Wetlands are valuable resources that provide a variety of functions for local populations, including environmental, hydrological, and socioeconomic benefits. Despite the importance of wetlands to humanity, they have been largely degraded and even lost in many countries including Ethiopia because they are wrongly regarded as wastelands. Some wetland conservation policies were designed not based on the perceptions of the people residing around the wetlands and lack of attention to communal areas. It is because of this gap that a quantitative analysis of physicochemical soil quality analysis and the local community’s perceptions was carried out with the overall goal of analyzing the degradation status of Kadar-Basaso wetland and community perceptions. A cross-sectional research approach was used with a purposeful soil sampling from/in 6 plots sized 50 m × 50 m and >100 m apart along two transect lines, and 200 household heads chosen randomly from three villages(Basaso, Shallo, and Nano Robe) bordering the wetland. Soil sampling, questionnaires, focus group discussion, and key informant interviews were used to collect data and then examined quantitatively and qualitatively. The result shows that the Kadar-Basaso wetland was moderately degraded. The physicochemical analysis of the soil reveals that the pH was acidic, indicating the presence of acidic waste effluents. In addition, the electric conductivity was salt-free, cation exchange capacity were found to be low, the organic matter was relatively low, potassium levels vary very little, and Phosphorous variation was minimal. Expansion of farmland and Overgrazing were the most damaging elements affecting wetland biodiversity. From the analysis, it was noted that communities’ attitudes influence human activities on the wetland. The study recommends that the government and wetland management authorities must establish strategies to minimize deterioration in the area and offer better infrastructure for both livestock keepers and farmers to improve the long-term usage of wetlands. The best management strategies should be devised for all sizes, types, and all site wetlands.
Physical and Economic Valuation for Nontimber Forest Products (NTFPs) of Surra Government Plantation in the Upper Hare-Baso Rivers Catchment, Southwestern Ethiopia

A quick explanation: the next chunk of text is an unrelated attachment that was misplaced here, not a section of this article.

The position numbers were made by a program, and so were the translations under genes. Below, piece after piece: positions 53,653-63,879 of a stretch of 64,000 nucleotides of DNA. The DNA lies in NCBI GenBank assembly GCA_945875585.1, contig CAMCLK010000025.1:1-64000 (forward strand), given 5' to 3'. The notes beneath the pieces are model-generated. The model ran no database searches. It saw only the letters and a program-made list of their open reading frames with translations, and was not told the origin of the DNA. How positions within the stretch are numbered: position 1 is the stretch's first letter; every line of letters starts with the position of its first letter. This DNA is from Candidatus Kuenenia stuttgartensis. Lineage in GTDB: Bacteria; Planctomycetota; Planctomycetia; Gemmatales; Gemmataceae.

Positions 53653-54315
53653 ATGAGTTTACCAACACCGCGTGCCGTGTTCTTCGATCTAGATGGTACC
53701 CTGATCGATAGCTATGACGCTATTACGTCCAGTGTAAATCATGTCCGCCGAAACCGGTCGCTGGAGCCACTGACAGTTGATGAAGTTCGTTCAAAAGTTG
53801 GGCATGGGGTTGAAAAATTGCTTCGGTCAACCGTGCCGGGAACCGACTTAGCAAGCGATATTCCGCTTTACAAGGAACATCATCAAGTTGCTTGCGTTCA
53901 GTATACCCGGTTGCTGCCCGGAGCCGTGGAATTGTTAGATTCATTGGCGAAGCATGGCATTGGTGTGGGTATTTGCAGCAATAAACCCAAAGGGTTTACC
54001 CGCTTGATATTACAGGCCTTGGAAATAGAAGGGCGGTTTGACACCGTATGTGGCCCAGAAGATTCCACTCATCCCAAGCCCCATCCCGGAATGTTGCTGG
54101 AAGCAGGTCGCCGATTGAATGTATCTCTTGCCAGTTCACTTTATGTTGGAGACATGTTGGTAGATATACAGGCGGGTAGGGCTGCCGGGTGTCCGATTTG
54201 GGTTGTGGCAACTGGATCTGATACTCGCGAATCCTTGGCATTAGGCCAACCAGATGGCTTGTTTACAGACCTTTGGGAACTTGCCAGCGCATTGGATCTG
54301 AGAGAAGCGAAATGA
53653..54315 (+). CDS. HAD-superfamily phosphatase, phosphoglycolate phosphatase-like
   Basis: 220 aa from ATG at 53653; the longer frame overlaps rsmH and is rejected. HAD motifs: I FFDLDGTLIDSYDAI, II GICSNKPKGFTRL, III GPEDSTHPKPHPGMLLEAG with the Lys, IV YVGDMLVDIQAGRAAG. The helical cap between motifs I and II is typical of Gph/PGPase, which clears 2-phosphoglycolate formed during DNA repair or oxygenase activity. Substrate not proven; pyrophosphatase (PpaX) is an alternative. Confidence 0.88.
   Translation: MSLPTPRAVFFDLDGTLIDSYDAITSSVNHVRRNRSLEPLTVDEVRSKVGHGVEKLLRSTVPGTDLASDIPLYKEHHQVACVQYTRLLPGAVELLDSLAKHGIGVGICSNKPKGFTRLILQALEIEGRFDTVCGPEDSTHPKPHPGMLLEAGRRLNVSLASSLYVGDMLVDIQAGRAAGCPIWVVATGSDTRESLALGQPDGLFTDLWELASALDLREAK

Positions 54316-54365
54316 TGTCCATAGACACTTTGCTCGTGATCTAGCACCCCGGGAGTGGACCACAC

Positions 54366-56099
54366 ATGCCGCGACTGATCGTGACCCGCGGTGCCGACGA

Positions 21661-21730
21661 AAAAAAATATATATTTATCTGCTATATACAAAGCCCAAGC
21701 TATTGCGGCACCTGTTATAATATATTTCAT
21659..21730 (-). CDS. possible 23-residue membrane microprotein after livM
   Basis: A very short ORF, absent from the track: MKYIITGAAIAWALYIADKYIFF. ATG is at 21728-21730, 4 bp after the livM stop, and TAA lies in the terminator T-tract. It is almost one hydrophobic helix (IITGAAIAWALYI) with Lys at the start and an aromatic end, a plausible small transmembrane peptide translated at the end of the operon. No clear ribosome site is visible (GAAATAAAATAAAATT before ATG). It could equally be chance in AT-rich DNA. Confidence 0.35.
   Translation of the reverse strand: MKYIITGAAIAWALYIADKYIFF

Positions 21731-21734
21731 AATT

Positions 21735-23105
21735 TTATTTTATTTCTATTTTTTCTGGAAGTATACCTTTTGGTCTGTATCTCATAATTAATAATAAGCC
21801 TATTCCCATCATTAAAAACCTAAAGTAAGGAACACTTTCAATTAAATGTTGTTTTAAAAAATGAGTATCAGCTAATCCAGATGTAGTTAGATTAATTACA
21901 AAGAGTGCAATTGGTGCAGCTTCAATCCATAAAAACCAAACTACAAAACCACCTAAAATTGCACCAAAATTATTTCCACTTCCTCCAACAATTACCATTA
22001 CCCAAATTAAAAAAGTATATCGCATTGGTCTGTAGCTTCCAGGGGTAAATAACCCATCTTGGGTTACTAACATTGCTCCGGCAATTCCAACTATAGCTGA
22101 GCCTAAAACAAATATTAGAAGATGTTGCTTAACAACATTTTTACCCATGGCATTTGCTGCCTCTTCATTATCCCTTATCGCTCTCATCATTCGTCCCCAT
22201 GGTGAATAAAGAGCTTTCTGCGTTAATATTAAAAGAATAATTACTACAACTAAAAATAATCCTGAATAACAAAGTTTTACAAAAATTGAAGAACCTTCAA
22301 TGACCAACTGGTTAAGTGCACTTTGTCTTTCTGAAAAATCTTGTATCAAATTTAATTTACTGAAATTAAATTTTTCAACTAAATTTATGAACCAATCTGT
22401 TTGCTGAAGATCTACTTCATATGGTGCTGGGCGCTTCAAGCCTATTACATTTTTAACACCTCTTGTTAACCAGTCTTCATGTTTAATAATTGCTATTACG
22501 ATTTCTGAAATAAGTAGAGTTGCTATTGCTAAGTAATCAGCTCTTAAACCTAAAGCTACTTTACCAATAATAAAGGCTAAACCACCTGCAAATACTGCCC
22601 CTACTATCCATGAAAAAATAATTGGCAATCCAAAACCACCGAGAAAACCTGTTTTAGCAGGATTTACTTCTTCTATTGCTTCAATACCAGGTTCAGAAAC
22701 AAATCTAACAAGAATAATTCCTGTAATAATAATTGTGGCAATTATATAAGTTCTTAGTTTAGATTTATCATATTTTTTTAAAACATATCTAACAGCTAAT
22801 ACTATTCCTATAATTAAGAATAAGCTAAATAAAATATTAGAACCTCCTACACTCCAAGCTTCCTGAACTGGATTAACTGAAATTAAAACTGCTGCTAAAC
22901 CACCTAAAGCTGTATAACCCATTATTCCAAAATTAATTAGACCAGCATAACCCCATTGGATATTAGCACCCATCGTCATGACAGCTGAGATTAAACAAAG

The study aimed to estimate the physical and monetary values for nontimber forest products (NTFP) of the Surra government plantation in the upper Hare-Baso rivers catchment of Gamo highlands, southwestern Ethiopia. The Surra government plantation was established in the mid-1980s and consisted of C. lusitanica, E. globulus, and P. radiata tree species, which were planted side by side. Because of food insecurity, forest proximity communities/inhabitants relied on extracting NTFP such as litter and fodder for income and livestock feed despite none of them being physically and monetarily accounted for. The plot method and stock change approach were applied to determine sample plots and collect litter data, respectively, while the active market price was used to account for monetary correspondences. Fodder data were acquired via integration of animal unit month (AUM), livestock carrying capacity, animal unit equivalent (AUE/TLU), quality of pasture (poor), and proper use factor (30%). Its monetary price data were collected from the local market. The gross total production of litter and grass/fodder was 158,614.90 kg and 284,076 kg per/year, respectively, while the corresponding monetary values were ETB 206,169.40 and ETB 255,669, respectively. However, the “proper use factor”-based physical value of fodder/grass was 85,224 kg per/year, and its corresponding monetary value was ETB 76,701. The average physical value (volume) of grass production/year during the wet and dry seasons was 56.67 kg and 96.67 kg, and its mean monetary price/kg was ETB 1.4 and 1.2, respectively. It was concluded that the fodder/grass data collected via the integrated approach reduced the accounting errors, and the data were more precise. Accounting for the economic values of litter and fodder embedded in the market price upscaled the accounting quality and was more indicative of ground facts. Therefore, this study contributed a fresh accounting approach to the field of NTFP accounting.
Technical Efficiency of Fishing Activities: A Case Study of Small-Scale Trawling in the Mekong Delta, Vietnam
This study estimated the technical efficiency of small-scale trawling in the Mekong Delta using a translog stochastic frontier production function model. Primary data were collected by interviewing the small-scale trawling vessels from January 2020 to May 2021 in the four coastal provinces (Soc Trang, Bac Lieu, Ca Mau, and Kien Giang) of the Mekong Delta. The results showed that the average technical efficiency of the surveyed fishermen was approximately 68.8%. Small-scale trawling vessels could increase their production by 31.2% if they operated at full technical efficiency. The captain’s fishing experience, vessel size, the number of nets on a boat, cooperation for inputs, supplies, and problem-solving, fishing registration, operation distance, and the fishing grounds were the main factors influencing the technical efficiency. To improve the technical efficiency of the trawling industry, it is necessary to focus on training the captains in fishing techniques, upgrading and converting large-scale vessels, and linking the market channels for consuming the caught fishery products.